Rating: 5 stars out of 5
Adam Macias is virtually homeless when he arrives at his cousin Rico’s apartment to housesit/petsit while Rico is away for six months. Out of a job, money and a place to live, even his car broke down on the way to Sacramento to do this favor for Rico, a favor which Adam sees as his last chance to redeem himself after a string of life disasters, including outing himself just before he left the military.
All he wants to do is survive, but suddenly he finds himself on the receiving end of good things—including a job, a boss and co-workers who like him, people who like his art work, and best of all—a boyfriend.
When Finn Stewart comes bouncing into his life as a happy-go-lucky young man who just exudes positive energy, Adam is at first confused and taken aback, but eventually he fully embraces the fact that he likes Finn, in fact, he needs Finn in a way he’s never needed anyone before. All his life he’s been the boy who was not wanted by either his mother or his grandmother. He’s been stereotyped as a troublemaker, not worth anyone’s time or attention. Joining the Army was his attempt to show his value, but when he returned home and shared with his family that he was gay, his grandmother literally slammed the door in his face and reiterated how just how worthless and useless he was.
Because of his history of low self-esteem from listening to those negative messages, it’s hard for Adam to accept the positive things now happening in his life, but Finn—bright, cheerful Finn, brings Adam hope. One of my favorite early scenes occurs when he’s kissing Finn and Finn tells him that they’ll kiss more, but not tonight. And Adam realizes that he’ll do whatever Finn wants. Paraphrasing Adam’s thoughts–he had no moral code about sex but he does have a moral code about Finn, and whatever Finn says is the code.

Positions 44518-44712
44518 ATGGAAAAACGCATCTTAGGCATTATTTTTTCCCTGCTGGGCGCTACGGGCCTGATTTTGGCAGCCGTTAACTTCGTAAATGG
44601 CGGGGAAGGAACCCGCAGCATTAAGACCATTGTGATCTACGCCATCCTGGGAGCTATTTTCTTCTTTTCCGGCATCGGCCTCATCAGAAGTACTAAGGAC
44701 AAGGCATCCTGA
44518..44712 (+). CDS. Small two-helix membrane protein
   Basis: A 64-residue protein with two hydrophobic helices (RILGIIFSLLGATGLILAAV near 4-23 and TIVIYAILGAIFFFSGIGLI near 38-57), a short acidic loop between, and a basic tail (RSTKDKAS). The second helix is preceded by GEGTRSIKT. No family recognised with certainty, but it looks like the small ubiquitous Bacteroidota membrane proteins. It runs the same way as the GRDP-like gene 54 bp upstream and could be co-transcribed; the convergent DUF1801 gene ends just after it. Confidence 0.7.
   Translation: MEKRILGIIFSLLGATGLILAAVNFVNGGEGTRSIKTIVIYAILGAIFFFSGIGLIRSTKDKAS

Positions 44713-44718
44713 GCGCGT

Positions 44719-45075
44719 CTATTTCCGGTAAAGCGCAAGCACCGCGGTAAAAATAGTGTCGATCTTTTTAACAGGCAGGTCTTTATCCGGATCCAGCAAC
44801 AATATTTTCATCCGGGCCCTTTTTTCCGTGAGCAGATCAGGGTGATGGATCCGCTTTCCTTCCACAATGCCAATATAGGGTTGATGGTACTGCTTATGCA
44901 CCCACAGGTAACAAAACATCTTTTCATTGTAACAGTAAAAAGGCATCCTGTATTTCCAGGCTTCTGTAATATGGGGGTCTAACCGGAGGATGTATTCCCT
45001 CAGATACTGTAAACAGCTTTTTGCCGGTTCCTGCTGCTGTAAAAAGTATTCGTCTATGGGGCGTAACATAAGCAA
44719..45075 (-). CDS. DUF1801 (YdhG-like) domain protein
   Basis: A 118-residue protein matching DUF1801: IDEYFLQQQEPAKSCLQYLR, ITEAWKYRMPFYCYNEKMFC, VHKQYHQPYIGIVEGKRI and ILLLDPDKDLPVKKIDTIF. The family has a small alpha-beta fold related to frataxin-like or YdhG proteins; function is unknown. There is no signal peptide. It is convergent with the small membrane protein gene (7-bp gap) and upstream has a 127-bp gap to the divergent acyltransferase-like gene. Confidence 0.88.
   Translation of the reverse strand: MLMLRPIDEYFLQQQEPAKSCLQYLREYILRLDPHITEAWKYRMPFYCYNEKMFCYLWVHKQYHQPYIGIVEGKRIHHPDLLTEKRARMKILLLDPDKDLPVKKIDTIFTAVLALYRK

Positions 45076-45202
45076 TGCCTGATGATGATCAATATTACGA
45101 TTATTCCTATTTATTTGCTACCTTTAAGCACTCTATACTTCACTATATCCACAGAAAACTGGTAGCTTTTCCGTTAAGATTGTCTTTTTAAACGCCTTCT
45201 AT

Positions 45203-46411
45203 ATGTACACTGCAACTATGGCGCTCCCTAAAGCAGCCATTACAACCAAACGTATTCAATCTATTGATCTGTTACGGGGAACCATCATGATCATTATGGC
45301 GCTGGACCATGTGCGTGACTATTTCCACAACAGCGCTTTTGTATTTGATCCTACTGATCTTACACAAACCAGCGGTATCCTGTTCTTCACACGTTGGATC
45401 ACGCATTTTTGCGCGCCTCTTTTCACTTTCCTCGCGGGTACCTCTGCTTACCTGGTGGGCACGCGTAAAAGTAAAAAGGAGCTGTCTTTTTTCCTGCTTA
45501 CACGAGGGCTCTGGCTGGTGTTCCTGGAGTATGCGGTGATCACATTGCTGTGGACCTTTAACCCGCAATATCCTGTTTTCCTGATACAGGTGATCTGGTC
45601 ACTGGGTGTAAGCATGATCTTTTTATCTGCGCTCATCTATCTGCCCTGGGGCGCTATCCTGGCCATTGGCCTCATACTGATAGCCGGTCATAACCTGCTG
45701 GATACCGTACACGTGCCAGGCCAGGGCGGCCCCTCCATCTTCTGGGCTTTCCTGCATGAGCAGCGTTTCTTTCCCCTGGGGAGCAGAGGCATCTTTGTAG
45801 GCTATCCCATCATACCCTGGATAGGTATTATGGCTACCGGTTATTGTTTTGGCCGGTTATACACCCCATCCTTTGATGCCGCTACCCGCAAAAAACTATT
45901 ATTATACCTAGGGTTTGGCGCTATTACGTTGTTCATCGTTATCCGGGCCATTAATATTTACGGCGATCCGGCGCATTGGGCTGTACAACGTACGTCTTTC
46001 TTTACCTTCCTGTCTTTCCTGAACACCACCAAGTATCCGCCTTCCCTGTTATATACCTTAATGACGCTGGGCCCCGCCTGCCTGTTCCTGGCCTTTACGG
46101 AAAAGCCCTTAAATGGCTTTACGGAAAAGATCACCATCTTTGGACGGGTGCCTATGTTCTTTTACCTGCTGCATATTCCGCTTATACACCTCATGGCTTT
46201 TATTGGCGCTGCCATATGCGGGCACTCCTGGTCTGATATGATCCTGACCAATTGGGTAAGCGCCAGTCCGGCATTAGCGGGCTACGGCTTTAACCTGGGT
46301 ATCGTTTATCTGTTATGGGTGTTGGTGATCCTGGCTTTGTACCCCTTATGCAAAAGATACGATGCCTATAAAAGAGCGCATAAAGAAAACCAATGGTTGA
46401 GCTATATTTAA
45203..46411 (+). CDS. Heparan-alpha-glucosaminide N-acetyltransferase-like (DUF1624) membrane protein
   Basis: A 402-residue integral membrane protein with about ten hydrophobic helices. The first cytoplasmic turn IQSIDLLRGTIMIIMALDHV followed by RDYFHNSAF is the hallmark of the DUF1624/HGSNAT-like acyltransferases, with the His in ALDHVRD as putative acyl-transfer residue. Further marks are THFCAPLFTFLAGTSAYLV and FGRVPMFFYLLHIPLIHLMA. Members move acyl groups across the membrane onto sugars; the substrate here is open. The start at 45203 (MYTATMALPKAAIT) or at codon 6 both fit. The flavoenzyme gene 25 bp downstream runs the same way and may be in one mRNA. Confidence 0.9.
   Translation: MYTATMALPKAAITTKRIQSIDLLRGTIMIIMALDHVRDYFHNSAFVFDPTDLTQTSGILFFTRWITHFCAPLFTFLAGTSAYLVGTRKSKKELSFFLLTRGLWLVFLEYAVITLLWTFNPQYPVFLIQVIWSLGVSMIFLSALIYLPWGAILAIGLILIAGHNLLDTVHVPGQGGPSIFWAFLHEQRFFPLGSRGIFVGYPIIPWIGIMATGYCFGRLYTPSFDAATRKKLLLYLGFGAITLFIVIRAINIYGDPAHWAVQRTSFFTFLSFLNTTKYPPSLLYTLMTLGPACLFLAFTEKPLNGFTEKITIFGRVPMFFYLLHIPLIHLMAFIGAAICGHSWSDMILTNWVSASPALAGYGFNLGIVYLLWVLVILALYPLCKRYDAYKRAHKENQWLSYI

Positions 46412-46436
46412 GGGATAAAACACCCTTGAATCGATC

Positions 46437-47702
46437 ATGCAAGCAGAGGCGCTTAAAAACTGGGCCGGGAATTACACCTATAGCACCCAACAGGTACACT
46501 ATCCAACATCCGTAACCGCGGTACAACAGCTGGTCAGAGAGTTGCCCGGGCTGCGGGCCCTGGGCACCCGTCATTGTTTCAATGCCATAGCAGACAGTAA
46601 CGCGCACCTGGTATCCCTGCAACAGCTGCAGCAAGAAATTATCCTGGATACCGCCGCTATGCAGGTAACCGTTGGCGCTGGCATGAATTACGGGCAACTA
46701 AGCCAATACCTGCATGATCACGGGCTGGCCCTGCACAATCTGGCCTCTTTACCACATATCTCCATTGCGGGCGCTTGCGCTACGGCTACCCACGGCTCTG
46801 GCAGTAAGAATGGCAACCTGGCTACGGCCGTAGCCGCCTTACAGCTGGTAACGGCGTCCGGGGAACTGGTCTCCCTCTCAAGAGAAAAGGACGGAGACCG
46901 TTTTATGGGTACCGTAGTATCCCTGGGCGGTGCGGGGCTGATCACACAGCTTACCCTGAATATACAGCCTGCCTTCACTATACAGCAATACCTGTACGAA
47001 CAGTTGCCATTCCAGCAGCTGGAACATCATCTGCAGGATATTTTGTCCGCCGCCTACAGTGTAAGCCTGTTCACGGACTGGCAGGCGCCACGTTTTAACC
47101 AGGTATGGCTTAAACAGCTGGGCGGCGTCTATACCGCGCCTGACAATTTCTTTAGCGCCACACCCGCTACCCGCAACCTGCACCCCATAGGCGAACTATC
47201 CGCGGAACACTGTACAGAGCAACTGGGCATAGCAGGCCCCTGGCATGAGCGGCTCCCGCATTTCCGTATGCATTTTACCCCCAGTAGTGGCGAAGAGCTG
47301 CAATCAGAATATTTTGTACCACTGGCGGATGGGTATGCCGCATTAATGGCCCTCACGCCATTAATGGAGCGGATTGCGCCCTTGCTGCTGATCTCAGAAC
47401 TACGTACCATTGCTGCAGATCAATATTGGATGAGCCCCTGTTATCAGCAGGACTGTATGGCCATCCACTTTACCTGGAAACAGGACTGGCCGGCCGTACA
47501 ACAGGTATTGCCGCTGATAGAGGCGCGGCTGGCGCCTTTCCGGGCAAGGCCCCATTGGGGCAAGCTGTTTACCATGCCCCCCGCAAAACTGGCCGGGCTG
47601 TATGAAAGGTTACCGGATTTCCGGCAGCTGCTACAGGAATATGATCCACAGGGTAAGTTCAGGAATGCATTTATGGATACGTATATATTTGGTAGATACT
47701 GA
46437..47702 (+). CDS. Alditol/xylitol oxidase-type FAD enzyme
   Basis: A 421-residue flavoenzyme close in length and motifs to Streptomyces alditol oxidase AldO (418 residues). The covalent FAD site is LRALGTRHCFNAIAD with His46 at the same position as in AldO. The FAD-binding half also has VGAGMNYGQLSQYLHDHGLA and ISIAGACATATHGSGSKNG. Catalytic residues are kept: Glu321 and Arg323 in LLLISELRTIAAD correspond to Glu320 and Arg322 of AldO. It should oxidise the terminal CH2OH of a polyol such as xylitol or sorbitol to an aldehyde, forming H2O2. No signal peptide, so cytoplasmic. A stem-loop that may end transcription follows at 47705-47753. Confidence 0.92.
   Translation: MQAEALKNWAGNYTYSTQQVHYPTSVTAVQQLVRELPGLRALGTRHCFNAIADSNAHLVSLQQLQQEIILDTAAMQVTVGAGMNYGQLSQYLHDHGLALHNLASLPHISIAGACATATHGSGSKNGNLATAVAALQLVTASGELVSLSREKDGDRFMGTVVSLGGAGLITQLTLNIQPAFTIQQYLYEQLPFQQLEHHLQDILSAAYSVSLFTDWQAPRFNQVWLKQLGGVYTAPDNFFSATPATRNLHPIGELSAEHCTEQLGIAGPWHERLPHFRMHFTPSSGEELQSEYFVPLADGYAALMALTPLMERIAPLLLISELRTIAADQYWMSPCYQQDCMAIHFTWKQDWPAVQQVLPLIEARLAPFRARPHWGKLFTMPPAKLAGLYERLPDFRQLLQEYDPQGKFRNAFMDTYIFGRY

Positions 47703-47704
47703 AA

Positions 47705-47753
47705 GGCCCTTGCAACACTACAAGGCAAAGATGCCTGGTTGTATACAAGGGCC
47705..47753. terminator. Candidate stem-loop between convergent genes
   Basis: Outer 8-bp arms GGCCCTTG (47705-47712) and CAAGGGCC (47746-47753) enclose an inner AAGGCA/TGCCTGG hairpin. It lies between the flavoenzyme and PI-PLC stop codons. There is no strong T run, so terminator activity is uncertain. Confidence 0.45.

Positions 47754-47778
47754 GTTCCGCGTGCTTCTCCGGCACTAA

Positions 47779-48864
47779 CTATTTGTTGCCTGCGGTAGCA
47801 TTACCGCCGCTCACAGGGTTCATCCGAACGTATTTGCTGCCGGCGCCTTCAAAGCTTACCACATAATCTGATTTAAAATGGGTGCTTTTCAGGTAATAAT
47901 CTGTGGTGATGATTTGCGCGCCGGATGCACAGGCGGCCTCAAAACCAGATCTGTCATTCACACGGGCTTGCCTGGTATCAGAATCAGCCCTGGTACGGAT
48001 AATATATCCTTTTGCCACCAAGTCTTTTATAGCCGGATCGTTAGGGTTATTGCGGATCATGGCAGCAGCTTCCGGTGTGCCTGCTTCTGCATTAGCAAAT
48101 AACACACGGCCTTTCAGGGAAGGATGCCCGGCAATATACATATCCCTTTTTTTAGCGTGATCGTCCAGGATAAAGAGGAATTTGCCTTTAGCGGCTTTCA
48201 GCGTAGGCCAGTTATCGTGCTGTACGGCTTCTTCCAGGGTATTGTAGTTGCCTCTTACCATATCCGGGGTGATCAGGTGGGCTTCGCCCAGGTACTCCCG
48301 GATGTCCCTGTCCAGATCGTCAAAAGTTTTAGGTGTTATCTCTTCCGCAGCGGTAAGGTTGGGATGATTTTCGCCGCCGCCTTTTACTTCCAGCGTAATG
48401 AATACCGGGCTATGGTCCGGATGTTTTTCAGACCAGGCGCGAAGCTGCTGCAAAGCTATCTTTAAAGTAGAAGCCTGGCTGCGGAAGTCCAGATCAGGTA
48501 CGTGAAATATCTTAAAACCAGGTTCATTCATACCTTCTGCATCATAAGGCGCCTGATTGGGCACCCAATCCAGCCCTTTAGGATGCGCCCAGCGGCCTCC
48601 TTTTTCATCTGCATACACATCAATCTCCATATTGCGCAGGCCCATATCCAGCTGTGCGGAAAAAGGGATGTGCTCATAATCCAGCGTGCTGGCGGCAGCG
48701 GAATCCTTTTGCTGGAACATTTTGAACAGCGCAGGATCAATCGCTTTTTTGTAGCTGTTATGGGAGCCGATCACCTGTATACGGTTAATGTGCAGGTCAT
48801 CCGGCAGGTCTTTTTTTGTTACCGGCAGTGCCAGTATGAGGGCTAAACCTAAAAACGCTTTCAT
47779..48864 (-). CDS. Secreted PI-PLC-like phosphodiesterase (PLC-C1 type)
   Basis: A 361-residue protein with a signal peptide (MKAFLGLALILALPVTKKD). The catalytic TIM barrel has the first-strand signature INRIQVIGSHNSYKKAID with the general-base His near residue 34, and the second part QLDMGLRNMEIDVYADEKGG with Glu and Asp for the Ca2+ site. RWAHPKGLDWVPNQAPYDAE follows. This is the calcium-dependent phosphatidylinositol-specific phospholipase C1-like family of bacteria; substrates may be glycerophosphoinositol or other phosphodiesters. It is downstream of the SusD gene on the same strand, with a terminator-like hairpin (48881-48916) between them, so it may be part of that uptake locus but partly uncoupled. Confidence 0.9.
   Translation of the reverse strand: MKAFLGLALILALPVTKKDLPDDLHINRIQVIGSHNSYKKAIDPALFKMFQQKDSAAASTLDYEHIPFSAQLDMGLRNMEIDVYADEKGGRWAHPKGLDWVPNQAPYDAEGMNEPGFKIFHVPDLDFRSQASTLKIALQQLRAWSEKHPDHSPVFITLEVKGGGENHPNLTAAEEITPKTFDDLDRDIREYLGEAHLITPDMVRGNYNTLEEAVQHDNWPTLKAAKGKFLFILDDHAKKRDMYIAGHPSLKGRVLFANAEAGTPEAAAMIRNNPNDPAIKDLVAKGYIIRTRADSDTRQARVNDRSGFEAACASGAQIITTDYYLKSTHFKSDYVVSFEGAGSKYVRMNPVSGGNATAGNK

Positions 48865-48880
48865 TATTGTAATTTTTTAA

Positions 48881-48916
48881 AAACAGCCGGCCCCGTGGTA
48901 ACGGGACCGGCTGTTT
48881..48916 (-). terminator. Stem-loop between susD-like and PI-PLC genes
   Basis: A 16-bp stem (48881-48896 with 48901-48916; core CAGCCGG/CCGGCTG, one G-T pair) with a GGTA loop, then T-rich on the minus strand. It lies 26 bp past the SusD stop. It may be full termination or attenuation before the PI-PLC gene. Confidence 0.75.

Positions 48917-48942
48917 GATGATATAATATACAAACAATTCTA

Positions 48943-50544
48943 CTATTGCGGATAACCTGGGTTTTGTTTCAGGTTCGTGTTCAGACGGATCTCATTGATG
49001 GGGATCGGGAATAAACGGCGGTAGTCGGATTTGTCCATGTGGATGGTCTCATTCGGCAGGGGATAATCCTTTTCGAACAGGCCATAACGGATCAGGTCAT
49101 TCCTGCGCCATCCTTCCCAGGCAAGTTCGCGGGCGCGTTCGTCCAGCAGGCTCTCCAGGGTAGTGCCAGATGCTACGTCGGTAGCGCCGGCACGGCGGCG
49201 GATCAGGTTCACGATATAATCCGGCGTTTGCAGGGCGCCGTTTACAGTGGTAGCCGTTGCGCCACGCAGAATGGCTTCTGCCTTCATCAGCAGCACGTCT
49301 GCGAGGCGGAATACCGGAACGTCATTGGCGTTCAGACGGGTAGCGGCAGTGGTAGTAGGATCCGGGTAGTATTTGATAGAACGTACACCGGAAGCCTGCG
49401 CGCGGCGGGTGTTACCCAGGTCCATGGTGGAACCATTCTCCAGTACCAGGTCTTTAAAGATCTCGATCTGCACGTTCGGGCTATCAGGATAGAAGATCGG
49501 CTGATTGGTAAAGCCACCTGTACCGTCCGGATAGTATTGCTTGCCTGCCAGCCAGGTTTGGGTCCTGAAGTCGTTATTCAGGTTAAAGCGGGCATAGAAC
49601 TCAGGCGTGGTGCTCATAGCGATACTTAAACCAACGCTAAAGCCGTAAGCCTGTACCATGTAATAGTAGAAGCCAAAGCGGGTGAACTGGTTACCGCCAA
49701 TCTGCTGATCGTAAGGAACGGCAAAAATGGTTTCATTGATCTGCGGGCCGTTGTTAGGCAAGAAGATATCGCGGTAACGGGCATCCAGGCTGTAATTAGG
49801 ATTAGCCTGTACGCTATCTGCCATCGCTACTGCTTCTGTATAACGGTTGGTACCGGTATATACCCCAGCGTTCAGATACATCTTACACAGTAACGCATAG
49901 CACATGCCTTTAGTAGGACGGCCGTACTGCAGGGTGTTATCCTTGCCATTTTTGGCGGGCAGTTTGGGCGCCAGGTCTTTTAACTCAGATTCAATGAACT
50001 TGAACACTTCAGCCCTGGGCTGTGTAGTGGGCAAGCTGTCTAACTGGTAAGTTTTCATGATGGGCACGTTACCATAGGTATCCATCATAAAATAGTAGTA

Slowly but surely, tough-guy Adam who hasn’t had any value to anyone suddenly has value to others, and he realizes as he’s smiling for the second time one day that the smiling and camaraderie he’s experiencing at work and with Finn is “softening the parts of his soul made brittle by pain”. I love Amy Lane’s descriptions of the emotional complexities of everyday living.
This book is not long, but it’s packed with a powerful message of hope and love as we witness Adam healing from the hurt and pain he’s lived with for years as he receives the positive layers of energy and love being shared with him on all fronts. There’s fun and whimsy in the form of his boss Darrin who knew that Adam would come into their lives when he read the Pixy Stix, his form of reading tea leaves. And there’s both comedy and tragedy as Adam copes with caring for Rico’s pets—from the big, overeager boxer named Clopper to the crazy old cat named Gonzo who dies on Adam’s watch. Then there’s Finn’s family—healthy, robust, cheerful, loveable, and everything you’d hope for in the ideal family to help Adam heal. And Finn? He’s adorable, strong, loving, and as supportive as a rock for Adam as he finds his way to happiness.
I highly recommend this one to all lovers of M/M romance, especially if you love a damaged hero who’s able to heal with the help of an upbeat, positive character. There’s no denying that there’s angst in this tale, but there’s love galore and so many positives that I feel energized from reading it. I sure would love to see a sequel from this one!
Very highly recommended.
Cover Art by Paul Richmond— Primarily depicts the small shopping area where the candy store is located, lots of candy, and Clopper, the dog— all great representations of the story. In addition, the bright colorful cover conveys the “feel good” energy that’s found within the story itself.
ebook, 136 pages
Published December 3rd 2014 by Dreamspinner Press